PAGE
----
In this study, 78 whole-body PET/CT images (including 40 males and 38 females) were retrieved from the database of the Department of Nuclear Medicine, Peking Union Medical College Hospital. All the images were selected from Chinese subjects diagnosed as asymptomatic. We use asymptomatic subjects to eliminate the interference of various diseases on atlas selection and leave the study on disease-oriented atlas selection for future research. The ages of males range from 25 to 70 years with a mean value of 41 while of females range from 32 to 70 years with a mean value of 52. The CT images were acquired under low X-ray dose (100-140 kV tube potential and 28-298 mA current), with 1.4 mm pixel size and 3.0 mm inter-slice spacing. The target organs include skeleton, lungs, heart, liver, spleen, left kidney, and right kidney, which are segmented by trained students and proved by the experienced radiologist. For the evaluation, leave-one-out tests were conducted, where each of the 78 images was used as the target test image, and the other 77 images are used as atlases.
Multi-atlas segmentation workflow
This study follows typical multi-atlas segmentation workflow as illustrated in [Figure 1]. The atlas dataset contains the CT images and their corresponding segmentation label images. For the first step, the CT images of K atlases are selected from the atlas dataset and are registered to the target CT image, respectively. The deformation field obtained from CT registration is used to map the atlas labels into the target image space; this process is called label propagation. Based on propagated labels of the registered atlases, the label fusion step is performed to estimate the final label of each voxel. In this study, an empirical value of K = 10 is used.
|Figure 1: The workflow of multi-atlas segmentation for low-dose torso computed tomography images|
Click here to view
For atlas registration, the ANTS software package (jointly developed by University of Pennsylvania, University of Virginia, and University of Iowa), is used to perform initial affine alignment followed by diffeomorphic registration. We use diffeomorphic registration because it compensates for the nonlinear large inter-subject anatomical deformation and meanwhile well preserves the organ topology. Both the affine and diffeomorphic registrations use the Mattes mutual information as the similarity metric, and the diffeomorphic transform model is the symmetric diffeomorphic normalization (SyN) with gradient step length of 2 deformation field update variance in 3 voxels and total field variance in 1 voxel. For label fusion, we use the generalized local weighting voting method  which calculates voxel-wise fusion weights according to the local similarity between the transformed atlases and the target image within the neighborhood of each voxel. The local neighborhood size is 5 voxels. In this study, the multi-atlas segmentation is performed in a gender-dependent manner, i.e., only the atlases with the same gender of the target image are selected and used for the segmentation.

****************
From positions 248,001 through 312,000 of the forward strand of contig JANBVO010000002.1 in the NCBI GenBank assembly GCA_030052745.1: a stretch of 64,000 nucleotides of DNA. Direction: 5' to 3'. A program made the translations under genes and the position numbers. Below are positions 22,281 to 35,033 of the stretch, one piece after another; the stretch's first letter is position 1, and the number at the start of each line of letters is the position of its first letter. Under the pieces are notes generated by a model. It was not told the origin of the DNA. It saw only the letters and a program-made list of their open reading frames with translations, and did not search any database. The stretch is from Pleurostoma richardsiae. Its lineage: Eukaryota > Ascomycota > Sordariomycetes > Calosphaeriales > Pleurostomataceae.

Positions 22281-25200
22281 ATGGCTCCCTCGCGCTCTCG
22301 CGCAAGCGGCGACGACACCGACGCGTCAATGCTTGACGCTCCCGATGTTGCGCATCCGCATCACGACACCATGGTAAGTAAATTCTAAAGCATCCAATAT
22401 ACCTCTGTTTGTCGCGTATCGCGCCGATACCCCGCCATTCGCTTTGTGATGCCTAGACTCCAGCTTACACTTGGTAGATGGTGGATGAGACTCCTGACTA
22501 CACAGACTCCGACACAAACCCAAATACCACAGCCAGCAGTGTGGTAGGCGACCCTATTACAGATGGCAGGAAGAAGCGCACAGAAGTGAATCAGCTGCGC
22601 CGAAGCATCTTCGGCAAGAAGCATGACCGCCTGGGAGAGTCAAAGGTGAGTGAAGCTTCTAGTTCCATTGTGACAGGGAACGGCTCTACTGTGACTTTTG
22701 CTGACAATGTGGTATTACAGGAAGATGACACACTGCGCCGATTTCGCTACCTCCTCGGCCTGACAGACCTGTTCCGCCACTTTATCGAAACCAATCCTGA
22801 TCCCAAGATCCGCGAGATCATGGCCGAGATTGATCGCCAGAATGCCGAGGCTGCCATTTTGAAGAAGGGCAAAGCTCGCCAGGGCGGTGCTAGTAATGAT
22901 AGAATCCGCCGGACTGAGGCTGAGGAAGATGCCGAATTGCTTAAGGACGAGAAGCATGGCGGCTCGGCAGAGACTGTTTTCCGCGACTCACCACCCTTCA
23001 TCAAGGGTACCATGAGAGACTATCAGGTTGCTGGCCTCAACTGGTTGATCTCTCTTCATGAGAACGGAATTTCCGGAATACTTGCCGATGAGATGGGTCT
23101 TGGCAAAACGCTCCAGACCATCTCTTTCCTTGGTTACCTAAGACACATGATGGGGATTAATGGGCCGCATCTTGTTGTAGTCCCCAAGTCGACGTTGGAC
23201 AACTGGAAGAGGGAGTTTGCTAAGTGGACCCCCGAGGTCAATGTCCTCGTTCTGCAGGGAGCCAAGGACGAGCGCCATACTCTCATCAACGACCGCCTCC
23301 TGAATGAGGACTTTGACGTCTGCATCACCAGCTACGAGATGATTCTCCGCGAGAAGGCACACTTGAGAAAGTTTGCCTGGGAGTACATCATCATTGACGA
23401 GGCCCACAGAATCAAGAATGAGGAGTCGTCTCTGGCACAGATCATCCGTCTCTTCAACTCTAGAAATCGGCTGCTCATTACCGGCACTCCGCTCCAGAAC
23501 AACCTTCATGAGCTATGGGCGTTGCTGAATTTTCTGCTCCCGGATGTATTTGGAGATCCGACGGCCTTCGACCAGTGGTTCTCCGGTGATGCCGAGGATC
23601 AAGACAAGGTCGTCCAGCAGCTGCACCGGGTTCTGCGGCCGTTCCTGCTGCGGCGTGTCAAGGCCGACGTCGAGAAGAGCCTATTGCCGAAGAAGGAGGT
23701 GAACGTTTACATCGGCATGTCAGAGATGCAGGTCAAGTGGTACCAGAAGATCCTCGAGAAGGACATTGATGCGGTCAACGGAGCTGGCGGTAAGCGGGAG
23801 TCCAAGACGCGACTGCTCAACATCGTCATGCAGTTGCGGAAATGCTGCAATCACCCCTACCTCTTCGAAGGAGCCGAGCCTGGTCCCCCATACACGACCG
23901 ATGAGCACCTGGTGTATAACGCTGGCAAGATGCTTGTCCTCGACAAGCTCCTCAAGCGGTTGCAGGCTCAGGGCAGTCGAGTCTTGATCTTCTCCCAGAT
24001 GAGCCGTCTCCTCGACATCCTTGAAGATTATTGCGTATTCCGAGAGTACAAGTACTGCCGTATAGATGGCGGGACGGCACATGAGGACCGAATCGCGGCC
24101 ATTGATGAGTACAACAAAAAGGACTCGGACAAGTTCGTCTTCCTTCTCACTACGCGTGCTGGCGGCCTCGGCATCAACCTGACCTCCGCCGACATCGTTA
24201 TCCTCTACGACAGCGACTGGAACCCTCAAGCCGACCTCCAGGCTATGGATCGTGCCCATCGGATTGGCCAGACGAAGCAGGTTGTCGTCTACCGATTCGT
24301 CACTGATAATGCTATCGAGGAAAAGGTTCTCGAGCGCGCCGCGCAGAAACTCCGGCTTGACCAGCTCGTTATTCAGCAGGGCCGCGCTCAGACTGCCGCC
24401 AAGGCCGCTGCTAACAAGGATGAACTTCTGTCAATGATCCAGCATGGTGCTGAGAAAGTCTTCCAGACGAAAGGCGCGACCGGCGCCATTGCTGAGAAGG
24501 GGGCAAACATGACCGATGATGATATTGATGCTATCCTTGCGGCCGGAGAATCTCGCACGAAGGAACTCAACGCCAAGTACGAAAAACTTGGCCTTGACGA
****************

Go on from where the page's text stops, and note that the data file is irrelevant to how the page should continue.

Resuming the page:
Atlas selection methods
We evaluate two categories of atlas selection methods, i.e., image similarity criterion and physiological criterion.
To calculate the image similarity criterion, both the atlases and the target image are registered to the same reference subject image so as to compare them in a normalized image space. The reference subject image is selected for each gender with median body height and weight of that gender. We use the CC metric for similarity measurement because the images being compared are of the same modality (low-dose CT). The atlases are ranked according to their CC values in descending order, and the top K atlases are selected. We tested two types of spatial transforms for the registration with the reference image, including affine transform and diffeomorphic transform. The parameters of both transform types are the same as those used for label propagation in subsection 2.1. The affine transform uses only linear deformation, while the diffeomorphic transform uses smooth nonlinear warping. Both transform types have been used for brain atlas selection in the previous studies., Since the affine transform does not introduce any nonlinear deformation, it is assumed that it will select atlases which are naturally similar to the target subject. However, it is necessary to validate if this assumption also works for the torso images.